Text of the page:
A doctor might also order phenobarbital levels if you do not appear to be responding to ensure that you are taking the drug as directed or when you experience side effects or toxicity.
Minor side effects from phenobarbital may include:
- excitement (especially in children)
- upset stomach
Tell your doctor if any of these symptoms are severe or do not go away:
- increased dreaming
- joint or muscle pain.
If you experience any of the following symptoms, call your doctor immediately:
- mouth sores
- sore throat
- easy bruising
- bloody nose
- unusual bleeding
- difficulty breathing or swallowing
- severe skin rash.
What does the test result mean?The therapeutic range for adults taking phenobarbital is 20-40 mcg/ml (86-173 micromol/L). Within this range, most people will respond to the drug without displaying symptoms of toxicity. However, each patient’s response to the drug and side effects is individual. You may experience side effects even with blood levels at the low end of the therapeutic range or continue to have seizures at the upper end. As with other antiepileptic drugs, your doctor will work with you to find the dosage that works best for you.
You should take phenobarbital exactly as your doctor has prescribed it. Do not decrease the dose, increase it, or discontinue the medication on your own because doing so can increase your risk of having a seizure and can affect the levels of your other medications. Always consult your doctor if you are having problems taking phenobarbital.
Is there anything else I should know?Phenobarbital has been used to treat epilepsy since the early 20th century and is still the most widely prescribed antiepileptic drug worldwide, despite development of several others since then. Because the drug causes sedation and other side effects, it is now often a second or third line medication in developed countries. But phenobarbital is still a first-line drug in many developing nations.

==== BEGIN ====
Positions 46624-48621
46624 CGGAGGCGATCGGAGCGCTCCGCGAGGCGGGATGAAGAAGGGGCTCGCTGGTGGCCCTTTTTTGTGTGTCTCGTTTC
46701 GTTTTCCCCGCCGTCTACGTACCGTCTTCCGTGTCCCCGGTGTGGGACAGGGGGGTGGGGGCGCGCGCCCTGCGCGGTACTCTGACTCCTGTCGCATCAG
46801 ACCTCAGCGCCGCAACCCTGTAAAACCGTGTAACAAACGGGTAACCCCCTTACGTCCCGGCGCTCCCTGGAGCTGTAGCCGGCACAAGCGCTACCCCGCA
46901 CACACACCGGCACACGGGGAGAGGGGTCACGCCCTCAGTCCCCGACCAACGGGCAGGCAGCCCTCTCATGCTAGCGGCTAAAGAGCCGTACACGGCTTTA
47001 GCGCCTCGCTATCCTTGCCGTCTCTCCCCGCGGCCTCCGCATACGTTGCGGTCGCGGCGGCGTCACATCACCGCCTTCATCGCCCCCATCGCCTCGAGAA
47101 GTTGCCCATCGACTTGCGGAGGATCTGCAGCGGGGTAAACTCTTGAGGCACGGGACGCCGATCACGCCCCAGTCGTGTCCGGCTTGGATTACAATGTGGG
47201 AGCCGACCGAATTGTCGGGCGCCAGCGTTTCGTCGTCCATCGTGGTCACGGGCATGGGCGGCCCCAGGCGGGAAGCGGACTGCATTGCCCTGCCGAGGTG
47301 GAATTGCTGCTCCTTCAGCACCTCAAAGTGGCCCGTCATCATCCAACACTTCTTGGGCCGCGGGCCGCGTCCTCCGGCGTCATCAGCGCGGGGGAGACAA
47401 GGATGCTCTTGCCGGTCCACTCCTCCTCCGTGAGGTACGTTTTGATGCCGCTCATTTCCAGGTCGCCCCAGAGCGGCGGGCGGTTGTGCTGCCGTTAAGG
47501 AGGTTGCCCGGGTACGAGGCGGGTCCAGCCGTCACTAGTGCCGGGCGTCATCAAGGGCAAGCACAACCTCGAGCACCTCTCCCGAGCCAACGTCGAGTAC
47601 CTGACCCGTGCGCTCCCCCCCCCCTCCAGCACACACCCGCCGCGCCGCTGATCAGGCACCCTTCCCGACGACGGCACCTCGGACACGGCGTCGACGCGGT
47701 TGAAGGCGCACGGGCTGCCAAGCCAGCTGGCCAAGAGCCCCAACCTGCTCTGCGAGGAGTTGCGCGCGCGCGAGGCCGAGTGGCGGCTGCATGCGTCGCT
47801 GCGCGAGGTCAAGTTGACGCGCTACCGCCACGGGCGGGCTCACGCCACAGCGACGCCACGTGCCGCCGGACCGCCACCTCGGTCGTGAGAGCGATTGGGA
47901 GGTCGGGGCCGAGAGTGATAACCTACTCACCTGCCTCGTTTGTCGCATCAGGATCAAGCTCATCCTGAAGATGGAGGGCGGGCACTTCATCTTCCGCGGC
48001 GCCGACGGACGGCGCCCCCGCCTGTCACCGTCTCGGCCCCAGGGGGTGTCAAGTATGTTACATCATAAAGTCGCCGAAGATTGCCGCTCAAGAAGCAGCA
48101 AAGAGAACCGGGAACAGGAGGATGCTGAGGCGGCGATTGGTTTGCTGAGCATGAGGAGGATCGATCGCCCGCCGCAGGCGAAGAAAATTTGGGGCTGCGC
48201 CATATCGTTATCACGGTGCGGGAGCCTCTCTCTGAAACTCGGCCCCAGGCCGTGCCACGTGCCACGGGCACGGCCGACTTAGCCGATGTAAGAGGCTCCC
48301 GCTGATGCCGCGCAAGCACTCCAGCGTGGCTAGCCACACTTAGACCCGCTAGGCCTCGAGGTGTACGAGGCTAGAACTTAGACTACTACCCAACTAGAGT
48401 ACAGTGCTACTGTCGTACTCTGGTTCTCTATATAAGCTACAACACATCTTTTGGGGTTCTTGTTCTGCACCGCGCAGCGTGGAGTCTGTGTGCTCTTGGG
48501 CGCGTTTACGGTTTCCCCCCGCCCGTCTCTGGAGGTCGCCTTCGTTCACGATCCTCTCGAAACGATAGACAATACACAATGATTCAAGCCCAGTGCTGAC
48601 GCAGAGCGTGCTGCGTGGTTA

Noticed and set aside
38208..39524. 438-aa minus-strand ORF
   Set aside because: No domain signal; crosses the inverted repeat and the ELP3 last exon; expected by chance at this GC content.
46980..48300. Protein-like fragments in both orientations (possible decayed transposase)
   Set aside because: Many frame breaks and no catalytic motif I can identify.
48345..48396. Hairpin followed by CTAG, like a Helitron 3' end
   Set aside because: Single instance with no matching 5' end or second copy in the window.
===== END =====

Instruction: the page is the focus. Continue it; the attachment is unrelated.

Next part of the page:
How long will it take for the medicine to work?It may take a number of weeks to find the right dose, and even more time for your doctor to know how well the medicine works to control your seizures. How long this takes will be different for each person. Factors affecting dose optimization include how often you have seizures, what other medicines you may be taking, and how your body responds to phenobarbital.
How long will my phenobarbital level have to be monitored?In general, your levels will need to be monitored as long as you are taking the medication. Phenobarbital, like other anti-epileptic drugs, is usually taken every day (sometimes several times a day) for your lifetime. An exception to this may be patients whose seizures are caused by a temporary condition; they may only need the medication for a short period of time.
Will this medicine affect other medicines that I am taking?Be sure to tell your health care providers the names of all prescription medicines, herbal or dietary supplements, vitamins, and over-the-counter medicines you take. Some of these may interfere with how phenobarbital works, lowering or raising the level in your blood. Phenobarbital may also affect how other medicines work.